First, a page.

Master plans

Completed master plans are listed at the bottom of this page.

What is a master plan?

  • A document that sets out how a particular area can (as opposed to will) develop and redevelop into the future
  • A high level plan intended to set out objectives and strategies to manage development and change over time
  • A process that defines what is important about a place and how its character and quality can be conserved, improved and enhanced
  • It isn’t a detailed design

Who prepares a master plan?

  • In Canberra, EPD prepares master plans for all group centres, key transport corridors and areas adjacent to town centres
  • Master plans are periodically reviewed to ensure their currency
  • The community and industry are engaged throughout the process, to ensure local
  • issues and community values are considered
  • This does not mean all of the communities interests can be accommodated. Community views can sometimes be conflicted, may not account for broader policy outcomes or may raise issues that are not appropriately dealt with by a master plan, such as maintenance of a centre
  • Other government agencies sometimes prepare master plans, but they are typically

development plans for specific sites or confined locations

How is a master plan prepared?

  • Extensive community engagement
  • Consultation with other government agencies
  • Seeking advice from specialist consultants on matters such traffic, parking,
    transport, economic viability, urban design, social planning and heritage
  • Preparation of a draft vision, objectives and design principals
  • Draft master plan presented back to the community and stakeholders for
  • Presented to government for endorsement
  • Master plan is released to the public, as the final document in this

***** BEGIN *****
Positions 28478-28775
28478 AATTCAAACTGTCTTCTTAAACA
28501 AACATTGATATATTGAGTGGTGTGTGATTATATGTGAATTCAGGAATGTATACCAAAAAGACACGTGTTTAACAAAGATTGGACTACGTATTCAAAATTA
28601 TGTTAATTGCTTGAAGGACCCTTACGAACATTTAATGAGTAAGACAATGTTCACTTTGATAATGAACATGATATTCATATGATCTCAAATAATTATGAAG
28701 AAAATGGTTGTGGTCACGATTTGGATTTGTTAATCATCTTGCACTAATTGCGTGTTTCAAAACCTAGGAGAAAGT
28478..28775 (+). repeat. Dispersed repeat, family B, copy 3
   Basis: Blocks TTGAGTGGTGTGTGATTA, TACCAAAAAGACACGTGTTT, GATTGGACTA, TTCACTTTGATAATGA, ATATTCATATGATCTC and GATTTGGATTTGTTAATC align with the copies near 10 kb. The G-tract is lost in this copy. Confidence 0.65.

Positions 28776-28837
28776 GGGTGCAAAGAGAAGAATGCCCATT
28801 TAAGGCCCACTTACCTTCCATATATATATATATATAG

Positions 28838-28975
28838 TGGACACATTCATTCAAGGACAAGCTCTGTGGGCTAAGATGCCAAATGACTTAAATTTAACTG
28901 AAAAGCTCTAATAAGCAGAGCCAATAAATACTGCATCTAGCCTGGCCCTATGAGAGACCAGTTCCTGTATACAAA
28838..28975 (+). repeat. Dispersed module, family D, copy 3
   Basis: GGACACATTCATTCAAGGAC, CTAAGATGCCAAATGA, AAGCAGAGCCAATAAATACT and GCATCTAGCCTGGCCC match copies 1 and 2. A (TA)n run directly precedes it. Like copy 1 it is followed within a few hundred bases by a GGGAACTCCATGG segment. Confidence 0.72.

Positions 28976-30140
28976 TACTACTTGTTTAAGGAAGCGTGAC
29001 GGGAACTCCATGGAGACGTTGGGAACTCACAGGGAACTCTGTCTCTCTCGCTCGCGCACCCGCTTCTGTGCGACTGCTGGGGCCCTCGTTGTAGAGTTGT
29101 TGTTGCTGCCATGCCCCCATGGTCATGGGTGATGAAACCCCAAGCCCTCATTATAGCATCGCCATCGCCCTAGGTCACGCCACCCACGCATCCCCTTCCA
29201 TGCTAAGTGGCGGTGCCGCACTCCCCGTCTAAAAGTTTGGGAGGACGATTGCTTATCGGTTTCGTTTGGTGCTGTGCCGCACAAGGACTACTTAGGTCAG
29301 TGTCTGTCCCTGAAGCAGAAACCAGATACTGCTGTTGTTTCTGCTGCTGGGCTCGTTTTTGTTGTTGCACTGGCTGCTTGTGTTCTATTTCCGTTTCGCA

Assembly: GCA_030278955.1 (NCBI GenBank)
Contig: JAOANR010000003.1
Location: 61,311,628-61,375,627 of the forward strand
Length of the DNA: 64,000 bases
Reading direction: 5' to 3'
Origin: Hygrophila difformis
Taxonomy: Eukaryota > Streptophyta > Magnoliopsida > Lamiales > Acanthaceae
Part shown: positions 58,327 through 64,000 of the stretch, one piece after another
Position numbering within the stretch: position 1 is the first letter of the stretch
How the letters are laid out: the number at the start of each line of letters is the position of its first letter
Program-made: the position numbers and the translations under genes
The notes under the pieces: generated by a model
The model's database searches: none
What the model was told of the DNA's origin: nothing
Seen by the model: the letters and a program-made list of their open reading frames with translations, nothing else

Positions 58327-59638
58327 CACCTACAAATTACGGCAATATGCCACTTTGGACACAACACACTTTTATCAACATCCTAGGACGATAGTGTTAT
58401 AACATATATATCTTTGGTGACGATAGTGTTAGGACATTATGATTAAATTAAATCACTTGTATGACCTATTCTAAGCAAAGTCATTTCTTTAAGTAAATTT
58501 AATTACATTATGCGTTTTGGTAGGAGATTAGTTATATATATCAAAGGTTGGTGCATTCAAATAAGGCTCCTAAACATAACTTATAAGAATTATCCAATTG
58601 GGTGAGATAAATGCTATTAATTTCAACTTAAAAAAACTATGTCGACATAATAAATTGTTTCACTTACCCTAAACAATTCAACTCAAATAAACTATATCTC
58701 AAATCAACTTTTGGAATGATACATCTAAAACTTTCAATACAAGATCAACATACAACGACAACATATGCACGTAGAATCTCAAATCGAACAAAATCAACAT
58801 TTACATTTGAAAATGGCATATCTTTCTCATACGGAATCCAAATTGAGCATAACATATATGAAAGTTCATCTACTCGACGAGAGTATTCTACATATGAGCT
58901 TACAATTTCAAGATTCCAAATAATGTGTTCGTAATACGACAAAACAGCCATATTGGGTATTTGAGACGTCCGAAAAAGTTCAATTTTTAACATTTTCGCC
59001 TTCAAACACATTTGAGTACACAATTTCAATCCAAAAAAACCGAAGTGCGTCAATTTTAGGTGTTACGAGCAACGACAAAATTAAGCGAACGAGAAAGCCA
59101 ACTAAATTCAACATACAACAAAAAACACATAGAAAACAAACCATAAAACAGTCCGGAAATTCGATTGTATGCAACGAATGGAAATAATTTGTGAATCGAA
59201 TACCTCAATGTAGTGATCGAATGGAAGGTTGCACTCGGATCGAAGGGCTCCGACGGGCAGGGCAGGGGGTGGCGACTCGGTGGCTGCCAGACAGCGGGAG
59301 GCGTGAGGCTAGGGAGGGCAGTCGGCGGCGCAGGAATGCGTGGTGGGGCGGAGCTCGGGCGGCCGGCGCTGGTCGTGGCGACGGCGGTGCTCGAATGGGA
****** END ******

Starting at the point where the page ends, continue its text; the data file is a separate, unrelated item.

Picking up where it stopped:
comprehensive process

How is a master plan implemented?

It is released to the public following government endorsement. Implementation may involve:

Territory Plan variation

For many centres a variation to the Territory Plan will be necessary. In some instances a precinct code with specific details relating to the centre will be introduced into the Territory Plan. The precinct code will provide the opportunity for the building heights and land uses
outlined in the master plan to be realised by lease holders.

Sale of territory owned land

Some territory owned land may be identifi ed as appropriate to sell to a developer. Other government agencies take this land to market for sale.

Capital works

Infrastructure and public space improvements may be required. This will involve various government agencies, and funding through future government budgets.

Industry opportunities

It is up to the business community to take advantage of opportunities identifi ed within a master plan to invest in a centre and help it meet the community’s needs. Often many of the proposed changes are on existing developed sites, therefore a plan is likely to take a
number of years to be realised.

Ongoing community engagement

The community is involved at each stage of development, either through consultation on changes to the Territory Plan or notifi cation of development applications.

Completed master plans

These master plans currently have a dual status:

  • Under the Territory Plan that commenced on 31 March 2008, elements of the plans have been incorporated into relevant Codes. Others have not been incorporated but are provided here for information.
  • Under the previous Territory Plan – which remains applicable for policy matters and assessment of development applications lodged before 31 March 2008 – these master plans may or may not be listed on the Register of Planning Guidelines. The Register is only relevant for the previous Territory Plan.

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